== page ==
What Does the Cerebellum Affect Absence Seizures?

What Does the Cerebellum Affect Absence Seizures? ...

The results from the Ruhr-Universitat Bochum Behavioral Neuroscience group were revealed in the journal Cellular and Molecular Life Sciences from 19 March 2022. They worked with Bonn, Munster, and Munchen, and each of the participants.

Abrupt loss of consciousness

Necessary mal seizures are often observed in children between the ages of four to twelve, often due to a long term deficit in cognition. These include abnormal neural activity, which is often detected in brain activity recordings as so-called spike-and-wave discharges. The characteristic activity pattern is based on the rhythmic and synchronized activity of nerve cells in the cerebral cortex and thalamus.

Since the nuclei embedded in the cerebellum have a large connectivity to various areas of the brain, researchers suggested that stimulation of the cerebellar nuclei might help stop absence seizures. However, it is unclear what is underlying this hypothesis at the cellular and molecular level.

Cerebellar stimulation is appropriate to treat abnormal brain activity.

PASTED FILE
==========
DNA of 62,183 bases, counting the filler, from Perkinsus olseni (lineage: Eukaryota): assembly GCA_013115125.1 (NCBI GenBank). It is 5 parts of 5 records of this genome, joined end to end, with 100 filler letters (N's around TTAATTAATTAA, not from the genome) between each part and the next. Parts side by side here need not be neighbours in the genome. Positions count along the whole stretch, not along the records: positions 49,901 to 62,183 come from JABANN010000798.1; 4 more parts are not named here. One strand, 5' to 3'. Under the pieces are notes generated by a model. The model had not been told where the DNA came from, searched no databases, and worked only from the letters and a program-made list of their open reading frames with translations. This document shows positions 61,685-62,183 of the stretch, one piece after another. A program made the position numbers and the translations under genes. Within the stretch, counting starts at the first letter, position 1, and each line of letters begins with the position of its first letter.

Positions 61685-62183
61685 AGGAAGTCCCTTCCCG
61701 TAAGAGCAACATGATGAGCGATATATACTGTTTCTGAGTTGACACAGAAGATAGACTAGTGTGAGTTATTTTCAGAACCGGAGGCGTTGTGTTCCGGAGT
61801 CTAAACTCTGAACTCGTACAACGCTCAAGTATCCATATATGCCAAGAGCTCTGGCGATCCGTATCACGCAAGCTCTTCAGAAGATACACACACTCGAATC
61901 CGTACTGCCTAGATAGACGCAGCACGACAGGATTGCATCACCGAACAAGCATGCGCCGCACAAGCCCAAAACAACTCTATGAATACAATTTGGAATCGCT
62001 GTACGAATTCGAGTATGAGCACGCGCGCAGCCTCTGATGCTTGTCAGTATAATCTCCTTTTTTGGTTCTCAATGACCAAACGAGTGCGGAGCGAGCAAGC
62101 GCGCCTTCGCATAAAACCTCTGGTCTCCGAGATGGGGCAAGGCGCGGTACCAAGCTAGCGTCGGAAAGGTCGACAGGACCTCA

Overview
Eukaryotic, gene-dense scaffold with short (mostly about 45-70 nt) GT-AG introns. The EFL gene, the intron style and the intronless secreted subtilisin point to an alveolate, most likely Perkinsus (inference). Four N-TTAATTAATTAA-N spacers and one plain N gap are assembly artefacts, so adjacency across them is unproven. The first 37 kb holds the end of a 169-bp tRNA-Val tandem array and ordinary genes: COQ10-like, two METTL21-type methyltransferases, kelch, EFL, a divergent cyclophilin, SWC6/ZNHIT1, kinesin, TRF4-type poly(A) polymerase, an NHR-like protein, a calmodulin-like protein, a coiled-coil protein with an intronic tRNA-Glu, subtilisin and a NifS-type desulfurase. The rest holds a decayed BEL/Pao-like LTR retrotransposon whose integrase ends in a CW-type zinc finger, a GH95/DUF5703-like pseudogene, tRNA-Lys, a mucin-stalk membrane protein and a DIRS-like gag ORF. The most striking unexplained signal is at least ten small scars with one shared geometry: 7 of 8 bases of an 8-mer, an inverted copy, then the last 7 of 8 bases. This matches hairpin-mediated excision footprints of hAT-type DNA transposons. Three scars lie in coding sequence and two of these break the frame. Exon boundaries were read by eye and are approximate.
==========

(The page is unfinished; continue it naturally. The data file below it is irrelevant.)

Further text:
Researchers from Bochum worked with mice that developed absence seizures due to a lack of the P/Q-type calcium channel in the cerebellum cells. They found that cells of the cerebellar nuclei were firing abnormally, and that stimulation of these cells could prevent further SWDs. Therefore, they developed a genetically modified receptor into the cells, which was then stimulated by a specific specific molecule normally not present in the brain. This allowed the researchers to slowly increase the activity of the cerebellar nuclei cells

Moreover, the team used optogenetic stimulation to bolster cell activity in the cerebellar nuclei and to stop on-going SWDs after they have begun. This technique, used by algae, can be placed on by light to increase the activity of nerve cells. Overall, the study indicated that targeted stimulation of the cerebellar nuclei might become a therapeutic therapy for patients with absence seizures.

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